HMRC Win In Rangers EBT Tax Case at Supreme Court

For the last 7 years HMRC have been in a legal battle over the use of employee benefit trusts (“EBT”) as a means of paying staff and players at Rangers football club. During to the 1990’s and 2000’s an EBT was not an uncommon process by which companies would pay bonuses to employees. The bonus pool would be transferred to an offshore EBT, the trustees would then allocate the funds to sub-trusts for the benefit of individual employees and their families. This sub trust would then make a ‘loan’ to the employee, often these loans were interest free and were to be left outstanding indefinitely. Therefore, the employee had immediate access to the bonus and would pay no tax on it. HMRC challenged the tax status of these arrangements arguing that these payments were, in fact, “disguised remuneration” and that the payments should be classed as “earnings” rather than loans, therefore being taxable under PAYE.

HMRC’s challenge to the tax status of the EBT was first fought through the tax tribunal system and both the First Tier Tribunal and the Upper Tribunal found in favour of Rangers. However, HMRC took the appeal to the Court of Sessions which overturned the previous verdicts and found in favour of HMRC, with leave being granted to the liquidators of Rangers to appeal to the Supreme Court.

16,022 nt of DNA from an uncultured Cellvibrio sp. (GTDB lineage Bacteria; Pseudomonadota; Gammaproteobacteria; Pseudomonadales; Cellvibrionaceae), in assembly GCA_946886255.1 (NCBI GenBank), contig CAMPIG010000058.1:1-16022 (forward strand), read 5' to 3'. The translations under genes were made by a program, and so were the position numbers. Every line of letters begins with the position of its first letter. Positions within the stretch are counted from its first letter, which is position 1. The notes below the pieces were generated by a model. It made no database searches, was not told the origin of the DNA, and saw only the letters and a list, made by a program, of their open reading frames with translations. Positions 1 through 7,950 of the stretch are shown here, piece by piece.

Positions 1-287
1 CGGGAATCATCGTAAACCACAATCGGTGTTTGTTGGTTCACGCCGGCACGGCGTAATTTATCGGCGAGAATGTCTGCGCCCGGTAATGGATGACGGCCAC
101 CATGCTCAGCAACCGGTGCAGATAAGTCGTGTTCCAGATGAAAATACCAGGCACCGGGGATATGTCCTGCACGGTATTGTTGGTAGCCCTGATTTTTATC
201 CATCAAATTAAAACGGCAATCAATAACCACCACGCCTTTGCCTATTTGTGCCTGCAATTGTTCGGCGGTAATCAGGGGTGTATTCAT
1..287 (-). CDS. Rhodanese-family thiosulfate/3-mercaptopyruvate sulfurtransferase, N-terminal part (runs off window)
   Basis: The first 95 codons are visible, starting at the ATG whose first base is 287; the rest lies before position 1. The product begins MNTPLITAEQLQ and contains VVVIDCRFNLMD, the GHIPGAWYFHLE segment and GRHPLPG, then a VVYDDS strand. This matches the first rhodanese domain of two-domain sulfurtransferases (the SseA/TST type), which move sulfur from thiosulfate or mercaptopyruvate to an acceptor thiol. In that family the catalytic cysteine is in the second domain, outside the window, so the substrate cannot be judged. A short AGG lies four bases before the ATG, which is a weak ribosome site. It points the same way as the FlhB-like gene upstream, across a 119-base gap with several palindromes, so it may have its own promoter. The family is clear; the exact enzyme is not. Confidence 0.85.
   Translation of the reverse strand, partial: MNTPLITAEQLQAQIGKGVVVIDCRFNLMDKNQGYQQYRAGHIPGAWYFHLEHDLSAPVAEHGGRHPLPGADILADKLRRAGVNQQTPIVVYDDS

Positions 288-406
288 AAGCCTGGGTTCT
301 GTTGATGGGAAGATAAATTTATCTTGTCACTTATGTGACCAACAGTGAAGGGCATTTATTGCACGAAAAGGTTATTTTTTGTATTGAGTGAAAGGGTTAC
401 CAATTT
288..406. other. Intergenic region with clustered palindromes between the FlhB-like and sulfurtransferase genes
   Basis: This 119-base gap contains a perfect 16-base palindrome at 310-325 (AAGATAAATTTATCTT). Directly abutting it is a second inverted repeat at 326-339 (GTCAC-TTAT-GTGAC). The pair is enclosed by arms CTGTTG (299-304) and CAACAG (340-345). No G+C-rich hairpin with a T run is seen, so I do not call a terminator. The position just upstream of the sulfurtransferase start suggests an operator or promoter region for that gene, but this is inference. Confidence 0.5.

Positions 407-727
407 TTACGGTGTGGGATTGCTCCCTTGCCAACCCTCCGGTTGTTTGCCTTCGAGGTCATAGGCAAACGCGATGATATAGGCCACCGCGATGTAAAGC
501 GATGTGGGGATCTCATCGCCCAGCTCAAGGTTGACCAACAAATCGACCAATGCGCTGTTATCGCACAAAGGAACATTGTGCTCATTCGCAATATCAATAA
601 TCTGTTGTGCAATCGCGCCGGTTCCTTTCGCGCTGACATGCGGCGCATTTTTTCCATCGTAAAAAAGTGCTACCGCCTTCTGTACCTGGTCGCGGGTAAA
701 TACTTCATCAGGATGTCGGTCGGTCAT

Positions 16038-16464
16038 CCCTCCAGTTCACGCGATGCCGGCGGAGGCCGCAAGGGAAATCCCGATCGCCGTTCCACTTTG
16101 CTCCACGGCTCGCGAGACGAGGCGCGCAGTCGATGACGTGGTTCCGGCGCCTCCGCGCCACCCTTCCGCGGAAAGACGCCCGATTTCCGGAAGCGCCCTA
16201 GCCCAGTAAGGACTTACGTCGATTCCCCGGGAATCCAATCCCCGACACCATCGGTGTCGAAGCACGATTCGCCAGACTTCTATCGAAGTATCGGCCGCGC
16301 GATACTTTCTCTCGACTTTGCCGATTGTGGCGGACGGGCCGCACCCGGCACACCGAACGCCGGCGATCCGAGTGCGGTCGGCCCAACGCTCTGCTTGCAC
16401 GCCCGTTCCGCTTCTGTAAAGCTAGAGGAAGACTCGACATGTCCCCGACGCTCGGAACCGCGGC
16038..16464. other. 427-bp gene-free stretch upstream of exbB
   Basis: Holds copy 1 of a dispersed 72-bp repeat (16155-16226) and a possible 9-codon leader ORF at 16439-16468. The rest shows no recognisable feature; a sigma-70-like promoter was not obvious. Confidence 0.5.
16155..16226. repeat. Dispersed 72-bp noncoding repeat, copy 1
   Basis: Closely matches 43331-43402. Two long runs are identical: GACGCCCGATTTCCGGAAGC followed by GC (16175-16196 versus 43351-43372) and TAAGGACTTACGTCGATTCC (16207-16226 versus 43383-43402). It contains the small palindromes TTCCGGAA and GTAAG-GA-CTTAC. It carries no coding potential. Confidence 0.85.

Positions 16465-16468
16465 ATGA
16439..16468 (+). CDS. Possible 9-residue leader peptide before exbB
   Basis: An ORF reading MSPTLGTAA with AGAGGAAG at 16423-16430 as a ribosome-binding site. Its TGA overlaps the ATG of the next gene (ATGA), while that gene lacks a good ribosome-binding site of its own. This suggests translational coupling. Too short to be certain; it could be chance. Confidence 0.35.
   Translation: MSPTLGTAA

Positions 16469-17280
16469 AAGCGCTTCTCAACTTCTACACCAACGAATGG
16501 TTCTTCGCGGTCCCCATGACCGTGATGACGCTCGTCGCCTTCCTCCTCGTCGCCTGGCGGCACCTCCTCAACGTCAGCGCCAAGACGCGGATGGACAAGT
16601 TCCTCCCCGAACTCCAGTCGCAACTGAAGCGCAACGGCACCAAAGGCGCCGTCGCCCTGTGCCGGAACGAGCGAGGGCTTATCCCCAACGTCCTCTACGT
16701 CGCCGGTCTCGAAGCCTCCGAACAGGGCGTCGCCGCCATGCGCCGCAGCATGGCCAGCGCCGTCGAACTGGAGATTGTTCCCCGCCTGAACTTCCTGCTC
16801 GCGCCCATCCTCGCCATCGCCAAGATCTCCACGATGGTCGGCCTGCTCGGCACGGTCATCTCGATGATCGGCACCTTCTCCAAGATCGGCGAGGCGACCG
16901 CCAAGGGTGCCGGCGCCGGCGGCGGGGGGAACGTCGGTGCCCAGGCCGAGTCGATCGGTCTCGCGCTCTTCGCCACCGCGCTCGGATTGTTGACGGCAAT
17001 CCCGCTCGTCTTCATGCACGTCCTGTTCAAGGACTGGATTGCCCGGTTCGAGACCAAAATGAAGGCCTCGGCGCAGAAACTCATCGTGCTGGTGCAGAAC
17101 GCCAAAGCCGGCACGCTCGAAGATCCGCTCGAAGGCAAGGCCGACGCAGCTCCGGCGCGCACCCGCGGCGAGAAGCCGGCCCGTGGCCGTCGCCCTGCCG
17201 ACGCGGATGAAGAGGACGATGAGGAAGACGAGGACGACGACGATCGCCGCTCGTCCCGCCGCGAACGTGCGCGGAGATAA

The five judges in the Supreme Court unanimously dismissed the appeal of the liquidators of Rangers and ruled that the payments into the EBTs were subject to tax under PAYE Rules.

This decision has wide ranging implications and it is anticipated that HMRC will be issuing Follower Notices to those employers who have operated such schemes and who have not already settled with HMRC. These notices will require employers operating EBTs to pay the tax on such schemes or face a penalty if they continue to defend their position but lose in Court. HMRC are, armed with this ruling, encouraging those who have tried to avoid tax on their earnings to now agree the tax owed.

If you are likely to be affected by this ruling and have concerns over the effect this may have on cash flow or the liquidity of your business please contact us for a free of charge meeting where we can review your options. Contact us.